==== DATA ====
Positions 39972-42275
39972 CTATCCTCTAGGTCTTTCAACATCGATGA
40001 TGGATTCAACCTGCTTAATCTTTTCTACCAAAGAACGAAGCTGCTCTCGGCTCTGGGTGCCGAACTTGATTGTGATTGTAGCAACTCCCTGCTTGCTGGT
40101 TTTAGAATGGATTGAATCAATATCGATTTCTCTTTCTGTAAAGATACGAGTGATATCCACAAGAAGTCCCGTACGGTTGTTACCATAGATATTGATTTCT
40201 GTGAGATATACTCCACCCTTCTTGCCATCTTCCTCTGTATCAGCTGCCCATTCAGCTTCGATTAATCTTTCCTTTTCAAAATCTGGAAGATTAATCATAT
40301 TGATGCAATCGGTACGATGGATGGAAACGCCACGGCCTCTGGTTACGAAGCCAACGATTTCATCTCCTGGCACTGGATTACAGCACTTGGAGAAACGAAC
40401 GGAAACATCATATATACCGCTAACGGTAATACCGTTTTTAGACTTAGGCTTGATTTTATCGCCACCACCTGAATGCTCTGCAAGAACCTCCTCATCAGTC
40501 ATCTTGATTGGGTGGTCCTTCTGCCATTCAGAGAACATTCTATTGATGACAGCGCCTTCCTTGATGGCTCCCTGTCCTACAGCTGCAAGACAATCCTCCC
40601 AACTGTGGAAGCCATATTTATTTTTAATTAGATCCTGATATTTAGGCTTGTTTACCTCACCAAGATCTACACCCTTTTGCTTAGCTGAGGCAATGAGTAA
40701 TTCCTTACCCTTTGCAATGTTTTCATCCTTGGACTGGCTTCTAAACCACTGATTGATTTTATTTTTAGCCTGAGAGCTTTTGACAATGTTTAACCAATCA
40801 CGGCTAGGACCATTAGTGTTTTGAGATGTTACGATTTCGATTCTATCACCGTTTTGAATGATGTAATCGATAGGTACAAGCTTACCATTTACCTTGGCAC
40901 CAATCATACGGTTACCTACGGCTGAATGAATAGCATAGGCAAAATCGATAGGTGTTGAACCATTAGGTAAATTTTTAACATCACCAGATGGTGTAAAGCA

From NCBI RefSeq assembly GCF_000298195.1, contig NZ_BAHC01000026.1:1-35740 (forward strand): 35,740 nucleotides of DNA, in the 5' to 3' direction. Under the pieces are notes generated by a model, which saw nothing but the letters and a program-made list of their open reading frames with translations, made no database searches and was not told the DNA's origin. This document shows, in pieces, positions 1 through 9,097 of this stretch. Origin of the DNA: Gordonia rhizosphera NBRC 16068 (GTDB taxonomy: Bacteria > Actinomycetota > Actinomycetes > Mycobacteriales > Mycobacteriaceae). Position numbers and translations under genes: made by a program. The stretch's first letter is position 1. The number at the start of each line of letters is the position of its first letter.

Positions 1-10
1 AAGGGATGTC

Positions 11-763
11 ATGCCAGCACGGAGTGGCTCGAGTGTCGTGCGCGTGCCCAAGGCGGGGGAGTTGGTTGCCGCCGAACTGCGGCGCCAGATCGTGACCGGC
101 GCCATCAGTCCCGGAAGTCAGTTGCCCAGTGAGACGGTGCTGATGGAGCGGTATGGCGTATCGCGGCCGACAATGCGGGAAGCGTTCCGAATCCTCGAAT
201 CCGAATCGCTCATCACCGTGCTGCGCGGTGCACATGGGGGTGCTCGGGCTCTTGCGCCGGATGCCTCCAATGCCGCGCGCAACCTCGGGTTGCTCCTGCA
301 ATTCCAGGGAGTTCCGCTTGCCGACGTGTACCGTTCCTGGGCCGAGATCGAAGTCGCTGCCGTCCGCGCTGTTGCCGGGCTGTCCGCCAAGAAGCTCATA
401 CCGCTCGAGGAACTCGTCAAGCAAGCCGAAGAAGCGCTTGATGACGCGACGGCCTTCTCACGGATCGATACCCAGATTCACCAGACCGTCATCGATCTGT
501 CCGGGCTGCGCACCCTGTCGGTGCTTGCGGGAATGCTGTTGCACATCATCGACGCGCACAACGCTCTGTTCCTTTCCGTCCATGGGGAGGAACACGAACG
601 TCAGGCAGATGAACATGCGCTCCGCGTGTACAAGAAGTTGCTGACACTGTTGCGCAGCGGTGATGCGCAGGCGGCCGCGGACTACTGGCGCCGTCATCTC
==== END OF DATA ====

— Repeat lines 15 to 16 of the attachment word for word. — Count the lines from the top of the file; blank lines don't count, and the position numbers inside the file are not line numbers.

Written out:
1 AAGGGATGTC

Positions 11-763